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Sunday of the Fathers

On the Sunday which falls on or immediately after the eleventh of this month we commemorate the 350 Holy Fathers who participated in the Seventh Ecumenical Council in Nicaea in 787, under Patriarch Tarasius to refute the Iconoclast Heresy.   Initially receiving Imperial support beginning with the Edict issued in 726 by Emperor Leo the Isuarian, this heresy was condemned by the Fathers of this Council supported by Empress Irene and her son, Emperor Constantine Porphyrogenitus.   Many of the Fathers who condemned Iconoclasm at this Council later died as Confessors and Martyrs for the holy Icons during the second assault of Iconoclasm in the ninth century, especially during the reigns of Leo the Armenian and Theophilus.

The Parable of the Sower, which is the Gospel reading for this 21st Sunday after Pentecost, is one of the best known of the Gospel texts.   But this parable may perhaps be better known in its negative aspects – the instances of the seed that does not grow – than in its positive aspect.  We know that the seed grows if it falls on “good ground,” but we may not see precisely and concretely enough the conditions set out in the Gospel for its germination.

Today’s Epistle reading - for the Sunday of the Fathers – is from the Letter to the Hebrews and advises us to “Remember your leaders, those who spoke to you the word of God; consider the outcome of their life, and imitate their faith.” 


The following readings below are for Sunday, October 17, 2021:

Today's Epistle reading [Hebrews 13.7-16]:

Remember your leaders, those who spoke to you the word of God; consider the outcome of their life, and imitate their faith. 
 Jesus Christ is the same yesterday and today and for ever. 
 Do not be led away by diverse and strange teachings; for it is well that the heart be strengthened by grace, not by foods, which have not benefited their adherents. 
 We have an altar from which those who serve the tent have no right to eat. 
 For the bodies of those animals whose blood is brought into the sanctuary by the high priest as a sacrifice for sin are burned outside the camp. 
 So Jesus also suffered outside the gate in order to sanctify the people through his own blood.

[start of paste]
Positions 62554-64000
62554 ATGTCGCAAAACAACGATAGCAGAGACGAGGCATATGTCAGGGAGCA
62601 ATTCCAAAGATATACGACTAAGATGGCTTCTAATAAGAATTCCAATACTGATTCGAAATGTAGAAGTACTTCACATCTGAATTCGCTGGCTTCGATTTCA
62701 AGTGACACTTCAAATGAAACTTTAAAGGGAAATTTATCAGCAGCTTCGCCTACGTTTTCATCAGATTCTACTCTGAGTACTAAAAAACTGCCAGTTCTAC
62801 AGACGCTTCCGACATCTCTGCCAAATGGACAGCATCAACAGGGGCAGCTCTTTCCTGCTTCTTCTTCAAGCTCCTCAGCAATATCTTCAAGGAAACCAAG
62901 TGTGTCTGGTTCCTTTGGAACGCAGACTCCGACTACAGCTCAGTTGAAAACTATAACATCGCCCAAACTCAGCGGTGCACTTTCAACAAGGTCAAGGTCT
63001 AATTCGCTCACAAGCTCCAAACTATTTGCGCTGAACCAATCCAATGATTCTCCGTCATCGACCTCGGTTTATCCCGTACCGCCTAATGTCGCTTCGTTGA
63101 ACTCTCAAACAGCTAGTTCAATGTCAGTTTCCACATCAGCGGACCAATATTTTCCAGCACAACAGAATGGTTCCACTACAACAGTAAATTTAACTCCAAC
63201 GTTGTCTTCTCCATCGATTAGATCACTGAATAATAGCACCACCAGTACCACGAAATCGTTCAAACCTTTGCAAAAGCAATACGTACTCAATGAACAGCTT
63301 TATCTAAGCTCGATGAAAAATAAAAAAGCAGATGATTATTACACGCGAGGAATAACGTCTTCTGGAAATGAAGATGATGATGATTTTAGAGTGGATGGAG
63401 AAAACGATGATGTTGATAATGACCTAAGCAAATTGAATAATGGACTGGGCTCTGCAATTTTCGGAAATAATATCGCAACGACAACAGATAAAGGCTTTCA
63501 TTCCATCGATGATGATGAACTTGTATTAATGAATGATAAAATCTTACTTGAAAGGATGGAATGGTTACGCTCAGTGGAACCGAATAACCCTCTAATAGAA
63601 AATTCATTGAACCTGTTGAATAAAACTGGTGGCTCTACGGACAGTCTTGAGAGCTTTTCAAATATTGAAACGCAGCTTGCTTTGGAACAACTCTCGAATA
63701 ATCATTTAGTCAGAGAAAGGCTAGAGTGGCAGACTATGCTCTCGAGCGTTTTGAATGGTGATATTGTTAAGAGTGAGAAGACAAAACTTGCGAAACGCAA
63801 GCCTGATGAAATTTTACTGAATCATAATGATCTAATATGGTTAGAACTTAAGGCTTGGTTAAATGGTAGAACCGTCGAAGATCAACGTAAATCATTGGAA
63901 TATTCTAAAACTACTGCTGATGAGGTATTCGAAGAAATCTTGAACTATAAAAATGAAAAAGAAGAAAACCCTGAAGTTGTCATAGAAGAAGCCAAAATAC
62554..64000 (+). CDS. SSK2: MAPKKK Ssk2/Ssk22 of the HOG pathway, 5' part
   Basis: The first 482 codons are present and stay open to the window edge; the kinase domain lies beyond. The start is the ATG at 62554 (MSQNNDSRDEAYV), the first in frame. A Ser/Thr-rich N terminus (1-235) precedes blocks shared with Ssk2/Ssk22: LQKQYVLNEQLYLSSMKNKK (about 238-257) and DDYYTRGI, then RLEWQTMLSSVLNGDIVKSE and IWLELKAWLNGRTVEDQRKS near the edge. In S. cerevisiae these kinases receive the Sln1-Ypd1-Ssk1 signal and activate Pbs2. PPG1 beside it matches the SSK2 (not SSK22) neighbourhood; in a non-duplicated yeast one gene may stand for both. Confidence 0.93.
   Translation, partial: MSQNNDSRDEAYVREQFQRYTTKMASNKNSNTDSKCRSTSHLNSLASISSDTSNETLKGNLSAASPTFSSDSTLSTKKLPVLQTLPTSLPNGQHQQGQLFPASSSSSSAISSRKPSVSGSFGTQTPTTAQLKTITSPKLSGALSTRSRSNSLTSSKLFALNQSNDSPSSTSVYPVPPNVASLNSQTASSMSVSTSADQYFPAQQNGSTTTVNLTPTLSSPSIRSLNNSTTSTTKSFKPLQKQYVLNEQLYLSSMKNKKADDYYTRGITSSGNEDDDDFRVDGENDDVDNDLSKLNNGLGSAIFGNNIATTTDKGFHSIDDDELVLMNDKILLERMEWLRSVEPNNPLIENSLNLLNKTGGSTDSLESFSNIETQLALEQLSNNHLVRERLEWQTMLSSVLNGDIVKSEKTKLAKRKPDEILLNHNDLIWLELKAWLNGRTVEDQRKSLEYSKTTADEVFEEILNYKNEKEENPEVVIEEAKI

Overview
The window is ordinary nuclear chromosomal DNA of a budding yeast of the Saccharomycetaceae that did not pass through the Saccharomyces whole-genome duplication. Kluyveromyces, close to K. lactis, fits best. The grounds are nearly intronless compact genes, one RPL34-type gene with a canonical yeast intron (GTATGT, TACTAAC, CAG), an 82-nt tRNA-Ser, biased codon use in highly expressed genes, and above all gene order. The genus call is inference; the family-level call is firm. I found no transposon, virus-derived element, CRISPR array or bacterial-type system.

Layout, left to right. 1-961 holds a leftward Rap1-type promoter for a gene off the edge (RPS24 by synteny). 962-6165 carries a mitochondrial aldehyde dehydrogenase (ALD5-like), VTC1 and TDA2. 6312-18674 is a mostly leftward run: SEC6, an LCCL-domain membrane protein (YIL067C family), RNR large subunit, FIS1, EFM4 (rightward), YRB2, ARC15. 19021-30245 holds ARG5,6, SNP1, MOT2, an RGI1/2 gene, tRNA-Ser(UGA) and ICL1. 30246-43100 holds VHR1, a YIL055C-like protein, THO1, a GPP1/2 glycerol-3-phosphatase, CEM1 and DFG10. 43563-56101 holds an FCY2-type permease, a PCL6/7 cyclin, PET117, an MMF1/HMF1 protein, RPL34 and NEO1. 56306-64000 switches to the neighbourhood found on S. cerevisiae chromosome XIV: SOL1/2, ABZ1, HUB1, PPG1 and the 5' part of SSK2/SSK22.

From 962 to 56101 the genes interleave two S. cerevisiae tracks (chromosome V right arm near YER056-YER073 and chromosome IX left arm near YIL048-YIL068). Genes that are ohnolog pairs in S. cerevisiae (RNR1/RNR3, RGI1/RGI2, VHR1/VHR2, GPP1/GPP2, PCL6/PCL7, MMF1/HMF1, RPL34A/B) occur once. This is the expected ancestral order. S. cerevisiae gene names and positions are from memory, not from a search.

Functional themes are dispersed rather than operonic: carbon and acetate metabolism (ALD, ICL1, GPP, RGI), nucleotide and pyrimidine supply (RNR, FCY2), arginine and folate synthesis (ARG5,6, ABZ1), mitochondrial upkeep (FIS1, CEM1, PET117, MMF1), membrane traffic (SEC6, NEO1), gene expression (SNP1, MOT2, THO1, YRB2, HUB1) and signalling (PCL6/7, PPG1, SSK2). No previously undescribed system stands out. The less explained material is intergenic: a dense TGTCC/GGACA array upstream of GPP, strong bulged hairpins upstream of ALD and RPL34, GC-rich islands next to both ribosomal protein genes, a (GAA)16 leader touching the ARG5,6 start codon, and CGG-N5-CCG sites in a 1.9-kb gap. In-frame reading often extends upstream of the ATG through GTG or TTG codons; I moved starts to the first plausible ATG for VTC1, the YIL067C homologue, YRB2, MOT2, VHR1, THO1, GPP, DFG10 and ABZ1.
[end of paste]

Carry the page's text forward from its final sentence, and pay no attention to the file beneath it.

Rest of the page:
Therefore let us go forth to him outside the camp and bear the abuse he endured. 
 For here we have no lasting city, but we seek the city which is to come. 
 Through him then let us continually offer up a sacrifice of praise to God, that is, the fruit of lips that acknowledge his name. 
 Do not neglect to do good and to share what you have, for such sacrifices are pleasing to God. 



The Gospel reading for today [Luke 8.5-15]:

"A sower went out to sow his seed; and as he sowed, some fell along the path, and was trodden under foot, and the birds of the air devoured it. 
 And some fell on the rock; and as it grew up, it withered away, because it had no moisture. 
 And some fell among thorns; and the thorns grew with it and choked it. 
 And some fell into good soil and grew, and yielded a hundredfold." As he said this, he called out, "He who has ears to hear, let him hear." 
 And when his disciples asked him what this parable meant, 
 he said, "To you it has been given to know the secrets of the kingdom of God; but for others they are in parables, so that seeing they may not see, and hearing they may not understand. 
 Now the parable is this: The seed is the word of God. 
 The ones along the path are those who have heard; then the devil comes and takes away the word from their hearts, that they may not believe and be saved. 
 And the ones on the rock are those who, when they hear the word, receive it with joy; but these have no root, they believe for a while and in time of temptation fall away. 
 And as for what fell among the thorns, they are those who hear, but as they go on their way they are choked by the cares and riches and pleasures of life, and their fruit does not mature. 
 And as for that in the good soil, they are those who, hearing the word, hold it fast in an honest and good heart, and bring forth fruit with patience.